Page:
Time to Stop Feeling Guilty about being "Racist"    
    John Tyndall says that liberals have engaged in a "can't lose" debate over Britain    

LAST MONTH the liberal establishment conducted one of its familiar debates about "racism" - a debate which in fact wasn't a debate at all!

It all began with a report published by a think-tank set up by the Runnymede Trust, in the first place with the approval of government ministers. According to the report, the word "British" is tainted with "racism", and the idea of the "British way of life" is a lie. The report called for a "rethinking of the national story and national identity" to reflect the views of Asian, Black and Irish people. The idea of the British Nation, it continued, was "deeply entwined" with race and therefore should be "symbolically written out of the national story."


This, understandably, brought a furious reaction from around the country. But, regrettably, it was chiefly articulated by politicians and journalists. What an outrage, they cried, to suggest that the word "British" has racist connotations! All races, they claimed, can share in "Britishness", and to back this up numerous newspapers trotted forward well-known members of ethnic minorities to say how "British" they felt themselves to be. A Daily Mail leader was typical, describing as British "the waves of people who have settled here, from the Saxons and Vikings to the Afro-Caribbean and Asian peoples of our own day."

In other words, either way the "anti-racists" win the argument. Racism is axiomatically bad; the only question to be decided is whether being patriotic and proud to be British is racist or not!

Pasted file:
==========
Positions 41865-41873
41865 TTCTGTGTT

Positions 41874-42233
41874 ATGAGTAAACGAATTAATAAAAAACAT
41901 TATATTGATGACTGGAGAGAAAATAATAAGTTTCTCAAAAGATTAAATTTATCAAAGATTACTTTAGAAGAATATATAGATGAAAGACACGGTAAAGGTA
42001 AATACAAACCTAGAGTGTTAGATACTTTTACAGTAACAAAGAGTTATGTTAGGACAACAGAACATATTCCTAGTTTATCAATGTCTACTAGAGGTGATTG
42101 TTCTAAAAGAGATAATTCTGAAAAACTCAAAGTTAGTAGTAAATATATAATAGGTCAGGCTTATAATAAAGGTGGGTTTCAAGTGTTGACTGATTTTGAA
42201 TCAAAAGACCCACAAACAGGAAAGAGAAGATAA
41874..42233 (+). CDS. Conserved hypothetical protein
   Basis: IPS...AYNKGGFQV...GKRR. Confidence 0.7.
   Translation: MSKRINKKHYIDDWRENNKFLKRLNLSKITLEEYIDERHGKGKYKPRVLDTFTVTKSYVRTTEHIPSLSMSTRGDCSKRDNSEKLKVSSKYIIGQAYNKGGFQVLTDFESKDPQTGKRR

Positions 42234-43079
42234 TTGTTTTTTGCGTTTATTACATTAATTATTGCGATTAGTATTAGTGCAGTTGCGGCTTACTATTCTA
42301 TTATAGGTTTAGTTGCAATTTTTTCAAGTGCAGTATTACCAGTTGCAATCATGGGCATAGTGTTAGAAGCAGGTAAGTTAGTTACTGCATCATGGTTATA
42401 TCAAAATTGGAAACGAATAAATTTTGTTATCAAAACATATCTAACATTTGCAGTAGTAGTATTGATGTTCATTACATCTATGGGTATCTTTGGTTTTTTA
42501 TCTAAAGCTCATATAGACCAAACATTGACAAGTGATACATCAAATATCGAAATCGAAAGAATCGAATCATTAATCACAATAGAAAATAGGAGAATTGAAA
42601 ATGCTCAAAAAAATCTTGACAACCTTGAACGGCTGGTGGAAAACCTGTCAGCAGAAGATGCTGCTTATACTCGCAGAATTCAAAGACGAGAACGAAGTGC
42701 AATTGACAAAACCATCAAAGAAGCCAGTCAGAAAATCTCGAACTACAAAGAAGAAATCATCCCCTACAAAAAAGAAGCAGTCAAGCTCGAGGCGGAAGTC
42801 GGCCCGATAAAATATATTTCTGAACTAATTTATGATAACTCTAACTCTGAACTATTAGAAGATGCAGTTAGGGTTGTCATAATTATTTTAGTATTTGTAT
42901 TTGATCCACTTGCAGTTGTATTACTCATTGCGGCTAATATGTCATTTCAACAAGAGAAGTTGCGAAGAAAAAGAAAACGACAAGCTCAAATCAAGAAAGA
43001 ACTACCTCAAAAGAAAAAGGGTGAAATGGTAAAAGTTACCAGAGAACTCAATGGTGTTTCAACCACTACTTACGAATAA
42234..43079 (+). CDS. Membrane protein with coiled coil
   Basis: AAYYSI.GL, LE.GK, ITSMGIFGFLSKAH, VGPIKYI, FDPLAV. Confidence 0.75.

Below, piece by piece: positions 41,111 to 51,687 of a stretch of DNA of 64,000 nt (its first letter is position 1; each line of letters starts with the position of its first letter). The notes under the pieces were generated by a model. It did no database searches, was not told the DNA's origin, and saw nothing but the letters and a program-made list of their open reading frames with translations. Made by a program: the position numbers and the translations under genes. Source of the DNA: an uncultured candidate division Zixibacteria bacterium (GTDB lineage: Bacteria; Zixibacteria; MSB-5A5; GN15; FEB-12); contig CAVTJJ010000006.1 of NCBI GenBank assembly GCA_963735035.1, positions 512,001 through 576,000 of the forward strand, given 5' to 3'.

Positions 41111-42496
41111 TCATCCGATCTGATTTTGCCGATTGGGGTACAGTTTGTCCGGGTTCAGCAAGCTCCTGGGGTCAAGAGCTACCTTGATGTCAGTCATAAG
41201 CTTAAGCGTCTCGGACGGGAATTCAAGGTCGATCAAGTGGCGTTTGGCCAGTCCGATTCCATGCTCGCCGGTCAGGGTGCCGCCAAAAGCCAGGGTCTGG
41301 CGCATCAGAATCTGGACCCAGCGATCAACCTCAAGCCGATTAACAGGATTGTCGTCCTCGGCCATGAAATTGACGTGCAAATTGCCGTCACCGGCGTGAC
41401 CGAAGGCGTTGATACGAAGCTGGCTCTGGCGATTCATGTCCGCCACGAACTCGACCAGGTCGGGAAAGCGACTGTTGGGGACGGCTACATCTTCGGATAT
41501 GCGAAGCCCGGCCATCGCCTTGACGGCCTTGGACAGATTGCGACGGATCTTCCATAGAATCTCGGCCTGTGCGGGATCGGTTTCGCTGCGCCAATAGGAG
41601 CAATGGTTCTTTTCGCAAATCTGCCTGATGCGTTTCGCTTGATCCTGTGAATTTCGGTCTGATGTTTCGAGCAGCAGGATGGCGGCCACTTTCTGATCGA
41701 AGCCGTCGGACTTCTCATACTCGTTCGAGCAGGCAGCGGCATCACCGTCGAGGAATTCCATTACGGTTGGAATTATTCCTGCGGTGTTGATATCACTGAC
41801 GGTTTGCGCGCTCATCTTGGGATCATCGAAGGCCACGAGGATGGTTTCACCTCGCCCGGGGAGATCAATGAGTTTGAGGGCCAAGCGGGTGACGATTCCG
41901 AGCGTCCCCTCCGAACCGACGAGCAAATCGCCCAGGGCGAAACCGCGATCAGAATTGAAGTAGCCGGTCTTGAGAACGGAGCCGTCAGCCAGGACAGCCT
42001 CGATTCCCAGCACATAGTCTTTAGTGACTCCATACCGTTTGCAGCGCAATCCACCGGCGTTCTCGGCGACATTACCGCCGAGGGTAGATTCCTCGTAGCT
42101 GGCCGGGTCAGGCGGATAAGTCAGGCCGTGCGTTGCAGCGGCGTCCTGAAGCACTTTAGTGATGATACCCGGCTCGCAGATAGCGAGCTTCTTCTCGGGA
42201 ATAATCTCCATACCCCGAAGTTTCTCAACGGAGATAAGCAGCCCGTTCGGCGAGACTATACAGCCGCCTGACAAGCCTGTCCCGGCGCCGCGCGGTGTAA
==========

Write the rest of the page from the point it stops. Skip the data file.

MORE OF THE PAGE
What we say

We beg to differ. First, we believe that patriotism and race feeling are not two separate and mutually exclusive things; on the contrary, they are inseparable. And as for Britishness, this is, equally, inseparable from British racial origins. Prior to recent Third World immigration, the waves of settlers coming to the British Isles were wholly European and, in the vast majority, indigenous to Northern Europe. Over the centuries, they blended and came to form a common British type - not difficult because their origins were extremely similar. Saxons, Vikings, Normans, Celts, Huguenots, Flemings - all these came from common European origins and are responsible for Britain's great achievements. There can be no comparison between these tribal groups and the Afro-Caribbeans and Asians who came later and brought with them vastly different - and incompatible - cultures. We believe that vital to the preservation of Britain's national identity is the preservation of the native English, Scottish, Welsh and Irish stocks which have gone to create that identity. And if to say this is "racist", so be it!

Racism no crime

So let's have done with this idea that to be a racist is some kind of crime - something of which we need to feel guilty. It's not so.

Of course, it's wrong to ill-treat a person on the grounds of their race; we're as much against this as any of the so-called "anti-racists". But that's something entirely different from being proud of our own race and wanting to preserve it.

And we'd better start thinking seriously about preserving the white British breed - because if we don't we're going to lose our country by the time the present century is out!

We can make a start by not being ashamed at being "racist". So the next time they call you this don't be apologetic; surprise them by looking them straight in the eye and saying: "So what?"

    Spearhead Online